January-September 1856

The Collected Letters, Volume 31


TC TO JOHN RUSKIN ; 2 May 1856; DOI: 10.1215/lt-18560502-TC-JRU-01; CL 31: 78-80


Chelsea, 2 May, 1856—

Dear Ruskin,

We know not what night you are coming; but hope only it will be soon. I have got your Fourth Volume1 (best thanks for such a Gift), and have not yet time to read it except in snatches, but struggle forward towards a freer day before long. You have an enviable and admirable power of clearing off, in articulate swift piercing utterance, the divine indignation that may be lying in you against the genus charlatan; whereby you can then say, Exoneravi animam meam [I have unburdened my soul], and proceed to new enterprises: it is a very different, and I assure you a much worse case, when said indignation cannot be got cleared off, but lies sticking upon a man, like burning sulphur on the skin of him,—like to drive the poor soul mad till he some how or other do get rid of it! Euge;—and be thankful to Heaven.

It seems the genus charlatan has broken out in strong counter-cry, in some of the Reviews, this month: that also is very well, and indicates to a man that the physic has begun griping,—more power to it.2 I can well understand how a comfortable R.A. reading these Books of yours, may be driven to exclaim, “I, stiff old stager, cannot alter according to this Ruskin's precepts: I must either blow my brains out, or convince myself that he is wrong!”3— — Nevertheless I bid you be gentle withal; consider that it is a stupid bedrid old world, torpid except at meal-time this long while; and never would, in Art or elsewhere, correspond any way handsomely to the Ideal of its duties. Besides it makes a dreadful squealing, if you whip it too hard; and does you a mischief in the long run.— This is Pot speaking to Kettle, you will say,—and truly with too much reason. Pot has been longer on the fire (that is all), and regrets his extreme blackness, if he could have helped it by any method!4

I have a message for you, or indeed two messages. The first is from Lady Ashburton, a very high Lady both extrinsically and intrinsically, who invites you hereby to her Party at Bath House for Wednesday Evg next:5 the place, as you perhaps know, is in Piccadilly (first gate, to left in Bolton Street there), the hour of rally is probably 10 or after, and the Party I suppose will consist of the usual elements in their highest figure of perfection. Perhaps you will consent to have a look at such a thing in its best perfection, for once? There are very fine Pictures in the House, and many of them, Dürers, Murillos6 &c &c: and I certify the Host & Hostess to be themselves highly worth knowing. If you thought of coming, it would be pleasantest if we all went together;—tho' that, for practical result, is not of the least moment:—we two (unfortunately, I may well call it) are to dine previously that night, somewhere in the Portman Square region;7 and wd need to be taken up there (with a good loss of distance to you) if you pleased to like that method of entrance. Either way will do, if indeed you decided to go at all; which I may privately hope or not, but have no business to advise or desire in an audible manner.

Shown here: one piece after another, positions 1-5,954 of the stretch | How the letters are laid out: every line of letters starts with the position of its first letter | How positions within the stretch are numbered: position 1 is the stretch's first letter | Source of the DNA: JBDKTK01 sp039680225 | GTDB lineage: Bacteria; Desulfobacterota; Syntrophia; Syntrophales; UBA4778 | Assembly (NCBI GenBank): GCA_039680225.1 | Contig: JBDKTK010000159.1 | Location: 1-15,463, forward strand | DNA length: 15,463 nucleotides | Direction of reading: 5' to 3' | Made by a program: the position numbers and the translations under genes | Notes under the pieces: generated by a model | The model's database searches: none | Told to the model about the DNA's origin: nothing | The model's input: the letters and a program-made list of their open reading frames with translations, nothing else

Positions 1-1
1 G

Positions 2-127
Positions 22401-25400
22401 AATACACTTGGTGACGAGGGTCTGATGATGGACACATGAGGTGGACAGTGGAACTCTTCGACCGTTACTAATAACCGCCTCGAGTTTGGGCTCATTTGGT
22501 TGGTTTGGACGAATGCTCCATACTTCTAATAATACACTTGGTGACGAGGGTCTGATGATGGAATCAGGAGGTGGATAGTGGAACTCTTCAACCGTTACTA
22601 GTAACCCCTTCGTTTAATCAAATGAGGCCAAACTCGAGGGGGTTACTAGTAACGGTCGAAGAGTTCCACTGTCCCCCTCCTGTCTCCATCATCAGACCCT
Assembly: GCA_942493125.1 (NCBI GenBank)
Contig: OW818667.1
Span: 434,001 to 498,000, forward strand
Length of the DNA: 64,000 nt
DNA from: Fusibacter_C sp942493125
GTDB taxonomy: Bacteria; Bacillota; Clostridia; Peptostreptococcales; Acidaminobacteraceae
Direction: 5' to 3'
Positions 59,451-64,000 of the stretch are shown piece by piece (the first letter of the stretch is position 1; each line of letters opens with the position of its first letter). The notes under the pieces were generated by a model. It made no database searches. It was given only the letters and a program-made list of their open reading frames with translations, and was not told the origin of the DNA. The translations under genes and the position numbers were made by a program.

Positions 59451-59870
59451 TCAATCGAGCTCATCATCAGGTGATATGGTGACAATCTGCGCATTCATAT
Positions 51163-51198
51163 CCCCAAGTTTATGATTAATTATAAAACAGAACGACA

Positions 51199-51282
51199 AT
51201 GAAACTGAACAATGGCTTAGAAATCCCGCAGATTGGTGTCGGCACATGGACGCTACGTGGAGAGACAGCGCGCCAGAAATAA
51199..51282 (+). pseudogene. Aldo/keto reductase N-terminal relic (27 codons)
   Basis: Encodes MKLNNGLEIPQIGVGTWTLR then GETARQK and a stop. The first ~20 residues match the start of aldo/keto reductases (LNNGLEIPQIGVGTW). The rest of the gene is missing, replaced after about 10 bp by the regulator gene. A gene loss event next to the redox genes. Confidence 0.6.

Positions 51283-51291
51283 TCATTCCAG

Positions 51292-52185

The second message is from Lord Ashburton: You made an Address at Manchester lately; which perhaps was printed, separately or at least in the Newspapers:8 his Lordship (an amiable, clear-minded, highminded man,—uniformly high in volitions at least) desires to see a copy of this address; and bids me ask it of you. Comply if you can; even take a little trouble to comply.

And this is all I had at present: sufficient for the day is the evil thereof!9 You will have to write your determinations on those important points. We are out on Saturday Evg, not otherwise, nor like to be, except as here indicated.

Yours ever truly /

T. Carlyle